He displays many of these qualities here, in an afterword seeking to open up a way forward for architecture titled, with a characteristic mix of modesty and ambition, Running Room.

Podcast interview with Stephen Johnson

Running Room is at its best when it works with Koolhaas, extending and updating his argument. Sparks of insight flare out in short suggestive bursts.

But the usual strategies for turning the present into something oppositional, shared by Koolhaas and Foster alike, seem impossible in the face of junkspace. In Bad New Days, and again in Running Room, Foster endorses an art that flaunts its critical colors by inflating market excesses to maddening proportions, with examples extending from Zurich Dada and Kurt Schwitters to, in the present, Thomas Hirschorn and Isa Genzken.

And yet his hope seems both too marginal and too conservative.

Project MUSE - Junkspace

Disciplinary autonomy could imply a distanced criticality, a layer of insularity for a field increasingly transformed by related and overlapping sectors: But could a program of architectural autonomy really flourish under present economic and political circumstances into anything other than niche academicism or defeated moralizing?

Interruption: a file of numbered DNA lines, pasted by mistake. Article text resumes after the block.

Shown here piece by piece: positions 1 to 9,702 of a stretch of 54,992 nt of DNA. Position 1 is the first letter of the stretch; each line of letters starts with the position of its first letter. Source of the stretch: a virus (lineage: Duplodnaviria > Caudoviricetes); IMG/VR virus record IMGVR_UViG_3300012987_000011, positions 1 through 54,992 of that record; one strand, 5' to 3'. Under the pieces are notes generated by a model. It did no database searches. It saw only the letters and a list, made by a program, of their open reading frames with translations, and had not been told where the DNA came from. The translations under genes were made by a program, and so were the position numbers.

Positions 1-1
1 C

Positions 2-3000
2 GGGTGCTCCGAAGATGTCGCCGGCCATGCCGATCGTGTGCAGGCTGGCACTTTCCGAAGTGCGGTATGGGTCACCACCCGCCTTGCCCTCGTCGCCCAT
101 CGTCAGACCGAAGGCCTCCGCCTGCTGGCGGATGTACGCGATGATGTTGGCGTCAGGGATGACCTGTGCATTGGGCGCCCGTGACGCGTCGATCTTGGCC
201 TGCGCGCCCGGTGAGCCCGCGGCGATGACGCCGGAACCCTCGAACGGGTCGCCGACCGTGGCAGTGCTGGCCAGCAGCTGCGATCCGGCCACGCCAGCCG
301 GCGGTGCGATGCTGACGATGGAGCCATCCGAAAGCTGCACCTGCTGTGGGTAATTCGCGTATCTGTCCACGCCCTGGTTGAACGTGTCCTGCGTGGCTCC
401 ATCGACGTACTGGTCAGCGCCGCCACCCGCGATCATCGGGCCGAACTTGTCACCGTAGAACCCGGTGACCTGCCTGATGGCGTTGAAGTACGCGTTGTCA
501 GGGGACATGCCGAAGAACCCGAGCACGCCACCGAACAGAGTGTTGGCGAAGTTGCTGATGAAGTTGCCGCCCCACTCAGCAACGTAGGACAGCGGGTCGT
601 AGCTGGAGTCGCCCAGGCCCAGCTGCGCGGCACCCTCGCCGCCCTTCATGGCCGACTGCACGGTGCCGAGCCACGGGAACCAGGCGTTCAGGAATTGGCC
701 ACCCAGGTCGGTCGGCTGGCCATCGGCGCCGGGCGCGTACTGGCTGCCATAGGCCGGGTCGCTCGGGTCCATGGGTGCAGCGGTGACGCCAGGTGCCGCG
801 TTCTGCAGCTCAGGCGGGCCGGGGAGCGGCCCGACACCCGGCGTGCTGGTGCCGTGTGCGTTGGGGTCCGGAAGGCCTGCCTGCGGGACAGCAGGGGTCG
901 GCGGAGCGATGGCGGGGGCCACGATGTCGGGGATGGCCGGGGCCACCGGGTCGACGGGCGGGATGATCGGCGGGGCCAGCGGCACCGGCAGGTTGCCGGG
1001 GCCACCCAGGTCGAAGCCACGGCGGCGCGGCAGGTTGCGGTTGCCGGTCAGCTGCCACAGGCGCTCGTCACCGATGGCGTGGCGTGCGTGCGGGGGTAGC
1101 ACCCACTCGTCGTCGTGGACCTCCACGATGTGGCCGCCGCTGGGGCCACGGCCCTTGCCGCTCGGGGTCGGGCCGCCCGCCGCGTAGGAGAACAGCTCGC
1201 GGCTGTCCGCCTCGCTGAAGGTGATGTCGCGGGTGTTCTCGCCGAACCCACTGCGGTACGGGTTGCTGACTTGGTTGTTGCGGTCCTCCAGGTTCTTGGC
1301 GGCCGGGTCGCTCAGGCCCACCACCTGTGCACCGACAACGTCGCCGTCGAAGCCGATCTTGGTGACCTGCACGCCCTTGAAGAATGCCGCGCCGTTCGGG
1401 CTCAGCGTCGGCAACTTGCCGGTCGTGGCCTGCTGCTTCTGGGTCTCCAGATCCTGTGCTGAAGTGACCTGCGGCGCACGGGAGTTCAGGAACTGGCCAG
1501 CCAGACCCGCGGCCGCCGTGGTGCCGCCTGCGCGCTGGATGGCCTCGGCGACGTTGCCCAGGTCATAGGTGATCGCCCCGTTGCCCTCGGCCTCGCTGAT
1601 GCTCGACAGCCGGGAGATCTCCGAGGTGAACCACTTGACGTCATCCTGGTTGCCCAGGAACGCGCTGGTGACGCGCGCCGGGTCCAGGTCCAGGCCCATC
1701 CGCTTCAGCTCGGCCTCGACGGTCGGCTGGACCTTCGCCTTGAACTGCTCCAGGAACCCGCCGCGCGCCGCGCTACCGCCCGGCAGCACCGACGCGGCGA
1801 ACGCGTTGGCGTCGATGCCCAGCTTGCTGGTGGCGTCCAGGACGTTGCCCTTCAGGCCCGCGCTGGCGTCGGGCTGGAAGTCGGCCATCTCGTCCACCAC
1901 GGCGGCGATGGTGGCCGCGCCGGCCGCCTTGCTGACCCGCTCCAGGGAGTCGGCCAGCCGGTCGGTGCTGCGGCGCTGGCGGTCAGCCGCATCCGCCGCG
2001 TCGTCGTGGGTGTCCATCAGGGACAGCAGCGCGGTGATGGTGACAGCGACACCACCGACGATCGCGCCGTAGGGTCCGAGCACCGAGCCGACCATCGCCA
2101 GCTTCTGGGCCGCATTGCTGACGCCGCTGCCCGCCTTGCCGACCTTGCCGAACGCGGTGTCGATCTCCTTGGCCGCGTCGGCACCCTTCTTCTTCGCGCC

Everything is not junkspace, and yet the tide continues to rush its way, unfazed by any progressive counter winds. He gave a talk in October on his preliminary findings.

In one of the rural Nevadan compounds, work is being done on the largest structure ever built. They accumulate like cities in the desert and have little need for people, opening up, for the first time since the modernist era, to new industrial necessities, and returning to modernist concerns of need and function.

Architecture can reign in the country and leave the city as so much junkspace. If we wish for architectural autonomy, we might just get it. AM, and The Point. He lives in Minneapolis.Rem Koolhaas (born 17 November ) is a Dutch architect and architectural theorist, professor in Practice of Architecture and Urban Design at the Graduate School of Design at Harvard University.

Koolhaas is the founding partner of OMA. Junkspace Rem Koolhaas October, Vol. , Obsolescence. (Spring, ), pp. Stable URL: A Review of Junkspace – By Rem Koolhaas OMA. In Rem Koolhaas published an essay called Junkspace.

Koolhaas clearly states “If space-junk is the human debris that litters the universe, junk-space is the residue mankind leaves on the planet.” (Koolhaas, ) this is a direct inversion.

Junkspace is the most important piece of writing on architecture of the 21st stream of Koolhaas’s prose is akin to a visionary dream, a structureless sequence of crystalline insight and enfolding opiate fog/5(3).

by Rem Koolhaas ( - 0) Despite an early definition (‘If space-junk is the human debris that litters the universe, Junk-Space is the residue mankind leaves on the planet.’), this essay is as disorienting as the air-conditioned public spaces it describes.

Rem koolhaas 2002 essay junkspace

An augmented HTML 5 version of Rem Koolhaas' Junkspace essay from Rem Koolhaas Junkspace () Because we abhor the utilitarian, we have condemned ourselves to but at ZHR huge 'timepieces' hover in front of interior waterfalls as an essay in regionaljunk.

Duty Free is junkspace.